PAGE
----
Back to Journals » Clinical Ophthalmology » Volume 5

Surgically induced necrotizing scleritis after primary pterygium surgery with conjunctival autograft

Authors Yamazoe K, Shimazaki-Den S, Otaka I, Hotta, Shimazaki J

Published 10 November 2011 Volume 2011:5 Pages 1609—1611


Review by Single anonymous peer review

Peer reviewer comments 2

Katsuya Yamazoe1,2, Seika Shimazaki-Den1, Isao Otaka3, Kazuki Hotta2, Jun Shimazaki1,4
1Department of Ophthalmology, Tokyo Dental College, Ichikawa, 2Department of Ophthalmology, Kameda Medical Center, Kamogawa, 3Yokohama Sotetsu Building Eye Center, Yokohama, 4Department of Ophthalmology, Keio University School of Medicine, Tokyo, Japan

Background: Although pterygium excision with conjunctival autograft is a widely performed surgical procedure, surgically induced necrotizing scleritis (SINS) following such surgery is extremely rare.
Methods: A 68-year-old man underwent nasal pterygium excision with conjunctival autograft uneventfully. On postoperative day 17, the conjunctival graft was avascular, with epithelial defect. Although topical steroid and antibacterial treatments were continued, the graft and sclera melted, with the ischemic sclera showing gradual thinning. The thinning area spread to the adjoining cornea, and active inflammation with epithelial defect was observed adjacent to the site of thinning.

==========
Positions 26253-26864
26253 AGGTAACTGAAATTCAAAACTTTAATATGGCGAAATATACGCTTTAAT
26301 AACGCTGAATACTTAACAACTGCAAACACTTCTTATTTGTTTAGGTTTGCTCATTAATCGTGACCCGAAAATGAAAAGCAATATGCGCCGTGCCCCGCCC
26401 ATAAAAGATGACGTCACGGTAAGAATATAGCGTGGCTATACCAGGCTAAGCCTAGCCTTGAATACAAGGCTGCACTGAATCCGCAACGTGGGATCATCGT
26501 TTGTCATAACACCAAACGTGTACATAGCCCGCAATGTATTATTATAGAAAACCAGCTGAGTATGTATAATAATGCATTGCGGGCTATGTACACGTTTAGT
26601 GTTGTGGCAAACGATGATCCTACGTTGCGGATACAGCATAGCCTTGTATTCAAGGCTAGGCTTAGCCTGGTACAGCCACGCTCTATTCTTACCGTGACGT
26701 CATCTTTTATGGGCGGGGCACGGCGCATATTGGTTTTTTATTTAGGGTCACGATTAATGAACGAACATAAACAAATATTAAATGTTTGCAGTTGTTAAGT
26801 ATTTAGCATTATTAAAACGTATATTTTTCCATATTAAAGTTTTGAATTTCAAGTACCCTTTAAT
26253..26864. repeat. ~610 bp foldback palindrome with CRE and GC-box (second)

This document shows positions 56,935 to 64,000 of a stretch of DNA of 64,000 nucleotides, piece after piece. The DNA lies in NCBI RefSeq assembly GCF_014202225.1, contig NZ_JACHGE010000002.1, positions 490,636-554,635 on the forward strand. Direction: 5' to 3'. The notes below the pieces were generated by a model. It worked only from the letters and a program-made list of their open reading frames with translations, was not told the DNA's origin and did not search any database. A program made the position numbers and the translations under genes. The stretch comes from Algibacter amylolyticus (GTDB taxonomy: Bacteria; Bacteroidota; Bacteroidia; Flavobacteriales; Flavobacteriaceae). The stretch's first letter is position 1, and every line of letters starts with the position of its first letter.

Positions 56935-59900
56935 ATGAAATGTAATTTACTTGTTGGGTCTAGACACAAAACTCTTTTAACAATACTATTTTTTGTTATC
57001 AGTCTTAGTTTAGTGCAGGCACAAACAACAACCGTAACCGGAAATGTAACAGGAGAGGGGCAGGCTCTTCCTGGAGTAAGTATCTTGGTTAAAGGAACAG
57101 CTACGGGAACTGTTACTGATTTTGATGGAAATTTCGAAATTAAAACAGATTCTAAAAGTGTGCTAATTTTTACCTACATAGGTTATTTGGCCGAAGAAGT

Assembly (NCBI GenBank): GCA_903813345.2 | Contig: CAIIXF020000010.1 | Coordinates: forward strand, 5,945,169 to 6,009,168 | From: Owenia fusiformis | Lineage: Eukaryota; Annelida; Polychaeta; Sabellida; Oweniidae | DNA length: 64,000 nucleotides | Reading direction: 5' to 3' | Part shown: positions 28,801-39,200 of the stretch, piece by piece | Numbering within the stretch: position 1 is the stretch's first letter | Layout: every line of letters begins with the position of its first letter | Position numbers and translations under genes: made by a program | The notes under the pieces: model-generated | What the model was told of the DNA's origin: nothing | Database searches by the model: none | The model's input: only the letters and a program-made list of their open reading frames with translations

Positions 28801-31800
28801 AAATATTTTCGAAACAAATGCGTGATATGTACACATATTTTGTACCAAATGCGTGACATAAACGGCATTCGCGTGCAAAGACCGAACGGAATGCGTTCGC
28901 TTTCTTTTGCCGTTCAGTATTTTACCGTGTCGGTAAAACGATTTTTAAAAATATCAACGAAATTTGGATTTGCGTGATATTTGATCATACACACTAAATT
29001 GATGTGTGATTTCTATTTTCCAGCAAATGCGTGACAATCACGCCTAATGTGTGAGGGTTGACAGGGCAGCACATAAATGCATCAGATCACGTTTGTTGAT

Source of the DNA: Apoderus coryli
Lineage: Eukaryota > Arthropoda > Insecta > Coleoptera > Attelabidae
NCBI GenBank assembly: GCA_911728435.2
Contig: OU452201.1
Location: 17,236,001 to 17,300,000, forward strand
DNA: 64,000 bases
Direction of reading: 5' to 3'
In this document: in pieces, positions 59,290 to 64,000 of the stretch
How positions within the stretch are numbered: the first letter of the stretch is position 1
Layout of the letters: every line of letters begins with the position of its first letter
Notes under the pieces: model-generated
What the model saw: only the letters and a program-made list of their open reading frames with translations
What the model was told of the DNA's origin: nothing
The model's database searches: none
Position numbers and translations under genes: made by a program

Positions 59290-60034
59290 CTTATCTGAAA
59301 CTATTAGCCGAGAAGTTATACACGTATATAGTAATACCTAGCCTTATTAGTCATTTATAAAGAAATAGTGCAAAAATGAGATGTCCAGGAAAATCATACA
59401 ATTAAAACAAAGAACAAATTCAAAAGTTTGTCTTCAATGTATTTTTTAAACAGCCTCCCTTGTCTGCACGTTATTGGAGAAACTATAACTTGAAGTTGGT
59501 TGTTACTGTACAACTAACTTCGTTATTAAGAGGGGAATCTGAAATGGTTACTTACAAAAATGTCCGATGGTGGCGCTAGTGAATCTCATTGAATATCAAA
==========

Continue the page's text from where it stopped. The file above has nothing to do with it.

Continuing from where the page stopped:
Results: Systemic and microbiological examination was noncontributory. The patient was suspected of having SINS, and administration of oral prednisolone was started. Although the necrotic area was reduced temporarily, medication was discontinued due to nausea, and the area of thinning increased. Conjunctival flap surgery was later performed, and the graft was well accepted.
Conclusions: SINS must be considered in the differential diagnosis of patients with scleritis following pterygium surgery, especially if radiation or mitomycin C has not been used.

Keywords: scleritis, pterygium, pterygium surgery, conjunctival autograft, SINS

Creative Commons License This work is published and licensed by Dove Medical Press Limited. The full terms of this license are available at and incorporate the Creative Commons Attribution - Non Commercial (unported, v3.0) License. By accessing the work you hereby accept the Terms. Non-commercial uses of the work are permitted without any further permission from Dove Medical Press Limited, provided the work is properly attributed. For permission for commercial use of this work, please see paragraphs 4.2 and 5 of our Terms.